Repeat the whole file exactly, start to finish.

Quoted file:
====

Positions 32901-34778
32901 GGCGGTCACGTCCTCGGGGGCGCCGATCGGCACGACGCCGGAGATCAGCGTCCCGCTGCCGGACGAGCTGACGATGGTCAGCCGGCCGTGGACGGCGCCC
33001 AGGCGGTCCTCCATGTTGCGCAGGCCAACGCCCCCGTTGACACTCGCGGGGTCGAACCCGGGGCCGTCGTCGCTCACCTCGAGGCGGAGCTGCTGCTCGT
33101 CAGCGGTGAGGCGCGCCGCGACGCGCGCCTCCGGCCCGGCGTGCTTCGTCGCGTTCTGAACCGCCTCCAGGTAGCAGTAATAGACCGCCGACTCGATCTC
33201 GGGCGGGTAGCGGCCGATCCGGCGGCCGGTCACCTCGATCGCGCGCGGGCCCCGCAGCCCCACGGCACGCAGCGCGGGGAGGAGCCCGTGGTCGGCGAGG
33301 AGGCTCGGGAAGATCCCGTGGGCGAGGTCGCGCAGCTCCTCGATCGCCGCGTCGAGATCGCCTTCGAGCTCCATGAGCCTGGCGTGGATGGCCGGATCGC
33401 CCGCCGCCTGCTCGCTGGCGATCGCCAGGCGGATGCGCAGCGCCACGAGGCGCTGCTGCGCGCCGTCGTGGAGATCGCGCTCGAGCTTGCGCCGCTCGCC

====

Positions 32901-34778
32901 GGCGGTCACGTCCTCGGGGGCGCCGATCGGCACGACGCCGGAGATCAGCGTCCCGCTGCCGGACGAGCTGACGATGGTCAGCCGGCCGTGGACGGCGCCC
33001 AGGCGGTCCTCCATGTTGCGCAGGCCAACGCCCCCGTTGACACTCGCGGGGTCGAACCCGGGGCCGTCGTCGCTCACCTCGAGGCGGAGCTGCTGCTCGT
33101 CAGCGGTGAGGCGCGCCGCGACGCGCGCCTCCGGCCCGGCGTGCTTCGTCGCGTTCTGAACCGCCTCCAGGTAGCAGTAATAGACCGCCGACTCGATCTC
33201 GGGCGGGTAGCGGCCGATCCGGCGGCCGGTCACCTCGATCGCGCGCGGGCCCCGCAGCCCCACGGCACGCAGCGCGGGGAGGAGCCCGTGGTCGGCGAGG
33301 AGGCTCGGGAAGATCCCGTGGGCGAGGTCGCGCAGCTCCTCGATCGCCGCGTCGAGATCGCCTTCGAGCTCCATGAGCCTGGCGTGGATGGCCGGATCGC
33401 CCGCCGCCTGCTCGCTGGCGATCGCCAGGCGGATGCGCAGCGCCACGAGGCGCTGCTGCGCGCCGTCGTGGAGATCGCGCTCGAGCTTGCGCCGCTCGCC